Correspondence forwarded in a Motion of Comity ~
"Conversation piece" published as a Newburyport Daily News Viewpoint column on October 31, 2011


Forwarded in a Motion of Comity, text submitted to the Newburyport Daily News as a Viewpoint column, with publication on Monday, October 31, 2011.  This month’s Viewpoint is less
a “point of view” and more a review (and preview) about history and “history in the making” --- serving  as a “conversation piece” [of sorts] to prompt further discourse [and of course, course of action].

[Ed. note: The submitted text can be found at this link within (pdf). The article ~ entitled "Trick or Treat or Treatise" ~ published in the Thursday, October 31, 2011 issue of the Newburyport Daily News ~ can be found online at the website at this link without.

The unabridged, annotated version of this “conversation piece” ~ presented on this webpage ~ is a work in progress ~ fully posted and posited with the Full Hunter's Moon. Take note that the hyperlinks (highlighted in blue) will each refer the reader to appropriate notations (annotations and connotations) which follow the body of the text. The ellipses [...] are each hyperlinked to further context which will expound upon its preceding text.]  

Text submitted to the Newburyport Daily News for publication as Viewpoint piece on Monday, October 31, 2011 ~ All Hallow's Eve (Halloween) ~ supplemented by hyperlinks which follow the text:

Despite all its fantasy and frivolity (and fructose), Halloween has such potential as a creative (intergenerational) learning experience — about life and death, religion and spirituality, mythology and history, civilization and culture, language and communications, human nature and nature.

With the New World adaptation of Old World traditions in its third generation — during previous trick or treat transactions with gaily or ghoulishly garbed gremlins — we often wish that the Old World tradition of "souling" (i.e., recitation of a memorial elegy, or a soulful performance of a favorite song, poem, story, joke or dance) had been adopted or adapted along with the "guising" (i.e., masquerading).

In the spirit of the season (and "souling"), let us impart a story about a story about history (and history in the making). The setting: time, June 2006; space, the Firehouse Center for the Performing Arts. While staging the "Yankee City" multi-media production, the open-ended question was, "Does the city have a soul?" Five years later, one might pose the question, "Does the nation have a soul?" And propose, if "corporations are people," do "they"?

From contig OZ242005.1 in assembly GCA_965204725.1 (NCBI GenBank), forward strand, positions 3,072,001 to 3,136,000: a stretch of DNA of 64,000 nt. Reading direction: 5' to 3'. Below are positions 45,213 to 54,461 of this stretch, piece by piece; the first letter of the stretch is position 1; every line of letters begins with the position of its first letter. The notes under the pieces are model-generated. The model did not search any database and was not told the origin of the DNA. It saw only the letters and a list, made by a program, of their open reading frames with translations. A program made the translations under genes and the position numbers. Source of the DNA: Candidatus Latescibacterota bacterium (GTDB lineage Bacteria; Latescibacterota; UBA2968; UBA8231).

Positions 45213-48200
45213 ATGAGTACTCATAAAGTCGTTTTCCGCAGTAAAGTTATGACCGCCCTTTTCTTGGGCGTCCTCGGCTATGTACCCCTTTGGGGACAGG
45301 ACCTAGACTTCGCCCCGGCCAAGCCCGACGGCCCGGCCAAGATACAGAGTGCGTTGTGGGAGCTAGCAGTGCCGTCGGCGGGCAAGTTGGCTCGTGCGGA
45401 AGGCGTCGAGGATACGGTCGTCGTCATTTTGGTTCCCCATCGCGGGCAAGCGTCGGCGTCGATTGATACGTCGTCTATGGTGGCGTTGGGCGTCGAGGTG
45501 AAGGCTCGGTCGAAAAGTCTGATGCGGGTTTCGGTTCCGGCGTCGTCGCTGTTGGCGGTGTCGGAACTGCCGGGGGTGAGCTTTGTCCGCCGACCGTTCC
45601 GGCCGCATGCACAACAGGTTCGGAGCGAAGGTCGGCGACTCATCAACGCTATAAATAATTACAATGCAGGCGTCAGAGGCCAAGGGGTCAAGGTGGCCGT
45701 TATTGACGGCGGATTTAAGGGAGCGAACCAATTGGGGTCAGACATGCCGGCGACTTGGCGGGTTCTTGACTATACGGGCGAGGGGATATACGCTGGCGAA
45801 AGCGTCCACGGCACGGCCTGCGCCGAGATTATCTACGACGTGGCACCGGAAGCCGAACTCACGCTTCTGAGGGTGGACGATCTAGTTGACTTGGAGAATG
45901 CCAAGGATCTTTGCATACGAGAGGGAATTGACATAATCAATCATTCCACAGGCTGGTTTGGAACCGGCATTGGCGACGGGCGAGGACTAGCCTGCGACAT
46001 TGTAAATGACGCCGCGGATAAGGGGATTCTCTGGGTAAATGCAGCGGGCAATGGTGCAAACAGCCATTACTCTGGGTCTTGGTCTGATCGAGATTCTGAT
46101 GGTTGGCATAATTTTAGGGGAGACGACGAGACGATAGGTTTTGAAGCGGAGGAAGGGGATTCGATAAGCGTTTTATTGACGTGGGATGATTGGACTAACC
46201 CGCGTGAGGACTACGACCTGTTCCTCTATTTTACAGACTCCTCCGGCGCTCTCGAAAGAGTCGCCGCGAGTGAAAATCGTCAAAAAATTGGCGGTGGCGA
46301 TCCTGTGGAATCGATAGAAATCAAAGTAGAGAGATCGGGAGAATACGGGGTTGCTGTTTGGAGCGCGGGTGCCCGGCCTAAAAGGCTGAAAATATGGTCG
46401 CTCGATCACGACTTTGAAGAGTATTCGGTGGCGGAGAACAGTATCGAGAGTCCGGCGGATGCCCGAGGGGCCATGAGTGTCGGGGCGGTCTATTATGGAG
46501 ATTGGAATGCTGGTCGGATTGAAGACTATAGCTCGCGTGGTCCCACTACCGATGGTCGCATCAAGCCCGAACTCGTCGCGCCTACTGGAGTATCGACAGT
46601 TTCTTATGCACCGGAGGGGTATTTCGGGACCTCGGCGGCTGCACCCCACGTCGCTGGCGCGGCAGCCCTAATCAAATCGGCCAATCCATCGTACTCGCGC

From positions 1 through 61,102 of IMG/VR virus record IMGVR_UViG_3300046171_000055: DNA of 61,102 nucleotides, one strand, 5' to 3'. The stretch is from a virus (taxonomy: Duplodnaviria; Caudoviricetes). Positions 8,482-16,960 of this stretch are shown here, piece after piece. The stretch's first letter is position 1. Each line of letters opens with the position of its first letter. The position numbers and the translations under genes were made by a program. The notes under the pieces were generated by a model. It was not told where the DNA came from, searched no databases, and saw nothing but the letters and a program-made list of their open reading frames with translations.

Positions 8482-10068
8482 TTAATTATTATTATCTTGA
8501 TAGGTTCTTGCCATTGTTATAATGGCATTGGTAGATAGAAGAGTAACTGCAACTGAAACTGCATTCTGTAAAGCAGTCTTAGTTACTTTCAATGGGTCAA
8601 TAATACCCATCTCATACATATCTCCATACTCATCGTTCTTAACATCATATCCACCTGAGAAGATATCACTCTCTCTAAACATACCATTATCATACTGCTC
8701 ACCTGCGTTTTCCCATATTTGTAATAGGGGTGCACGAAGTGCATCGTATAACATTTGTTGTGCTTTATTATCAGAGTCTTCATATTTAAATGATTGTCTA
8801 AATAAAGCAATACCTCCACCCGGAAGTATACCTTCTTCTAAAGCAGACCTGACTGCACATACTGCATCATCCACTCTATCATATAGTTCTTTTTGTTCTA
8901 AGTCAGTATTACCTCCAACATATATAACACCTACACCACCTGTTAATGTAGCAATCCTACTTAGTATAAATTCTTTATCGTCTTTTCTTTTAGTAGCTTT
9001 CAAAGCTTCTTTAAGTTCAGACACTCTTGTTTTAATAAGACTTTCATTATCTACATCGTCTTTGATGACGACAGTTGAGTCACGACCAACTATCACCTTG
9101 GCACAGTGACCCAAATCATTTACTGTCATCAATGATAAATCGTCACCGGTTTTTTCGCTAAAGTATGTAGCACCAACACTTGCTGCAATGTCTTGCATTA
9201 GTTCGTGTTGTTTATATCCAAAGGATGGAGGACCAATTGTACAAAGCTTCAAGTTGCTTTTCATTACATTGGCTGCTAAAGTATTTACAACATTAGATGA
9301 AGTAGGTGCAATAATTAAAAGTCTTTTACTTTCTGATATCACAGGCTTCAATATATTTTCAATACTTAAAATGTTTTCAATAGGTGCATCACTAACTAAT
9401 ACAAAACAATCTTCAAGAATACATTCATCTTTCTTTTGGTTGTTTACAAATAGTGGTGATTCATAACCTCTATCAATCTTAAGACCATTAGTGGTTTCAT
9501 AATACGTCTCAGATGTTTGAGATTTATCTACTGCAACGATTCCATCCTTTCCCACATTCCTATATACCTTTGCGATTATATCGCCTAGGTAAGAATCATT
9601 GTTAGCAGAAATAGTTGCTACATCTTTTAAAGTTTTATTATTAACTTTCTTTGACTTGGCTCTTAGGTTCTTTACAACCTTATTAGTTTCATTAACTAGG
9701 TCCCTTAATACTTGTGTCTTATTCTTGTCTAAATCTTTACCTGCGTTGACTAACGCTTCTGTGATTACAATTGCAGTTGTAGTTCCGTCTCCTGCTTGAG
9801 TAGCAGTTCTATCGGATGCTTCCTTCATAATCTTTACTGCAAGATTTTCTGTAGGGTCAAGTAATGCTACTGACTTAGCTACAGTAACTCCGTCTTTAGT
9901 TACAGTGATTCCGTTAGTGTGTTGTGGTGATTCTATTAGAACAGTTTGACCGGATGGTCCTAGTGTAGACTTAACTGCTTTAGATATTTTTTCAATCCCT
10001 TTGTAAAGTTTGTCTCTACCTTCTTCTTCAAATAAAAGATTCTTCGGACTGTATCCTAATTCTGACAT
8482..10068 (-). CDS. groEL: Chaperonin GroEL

In response, one might (sup)ply another story, taking place here in port once upon another time. In response to the question, "What is a soul?" Newburyport's 18th century quixotic, quintessential entrepreneurial spirit, Lord Timothy Dexter, answered in writing (applying his unorthodox orthography): "I 'thinc' the 'sole' is the thinking part." Think?

Though beckoned, Lord Tim (or cohorts Madam Hooper or Jonathan Plummer) did not reappear to serve as Comity's entry for this year's Tenth Annual Greater Newburyport Chamber of Commerce Harvest Festival Scarecrow contest. Instead, another took form to inform and serve as a "conversation piece" during the ongoing conversation.

(Con)figured to embody the Re:Generation of the Spirit of the Waterside people of Newburyport, an American citizen living in the new nation at the turn of the19th century or in the second decade of the 21st century. Androgynous youth, lifelong learner, faceless everyman (woman and child), situated there in Market Square near the door of the original site of "ye Waterside Parish Meetinghouse," to remark milestones in history & "history in the making." (Including the 210-year generational milestone said meetinghouse was dismantled Sept. 28-Oct. 6, 1801, and Market Square was thereafter laid out and deeded as a public way and meeting place forever, with a town water pump to be set where the pulpit once stood as approved by town selectman on Oct. 14, 1801).

Representing the essence and distillation of the Waterside people and quintessence of 99 percent of the new republic's public citizenry, this uncommon everyman living and laboring seven generations ago may well have dismantled the Waterside meetinghouse or built the new one (on Pleasant Street). Or he could have helped craft the Ship Merrimack at Market Landing (once the community shipyard) or help with her launch on Oct. 12, 1798, or sailed on her maiden voyage to Boston on Dec. 9, manned her in battles at sea. Though attending classes of higher education depended upon "class" ever enterprising, his generation's "history in the making" was the promise and premise of America's future, in pursuit of peace and prosperity and in perpetual progress toward glorious perfection.

Since first introduced to the mayor and other contest judges on that afternoon of the Full Hunters Moon, we sense that for moons to come, this scarecrow (archaic synonym, "shewel") will have a role. Greeting those trick or treating at our door tonight, serving as the illustrative "model citizen" to illustrate the forthcoming "straw man proposals," to be the "presence of mind" for the "body politic" at each and every meeting of the mind, gathering and "bee(n)."

As a proxy of approximate physique (and psyche) of proximate, imminent graduate of our public schools, s/he bears the sign of the times, of all times: 2b or not 2b, that is the quest and question — 2b but a scarecrow in courage or 2b supercargo of brave good — (great and greater) exploits (prepared for life's adventures and consequential matters).

(The mind-traveling reader is invited to SMILE (Seek More Information Logged Electronically) at and join the conversation at the Virtual Wolfe Tavern E-stablishment.)

Corollary notations, annotations and connotations (a work in progress):



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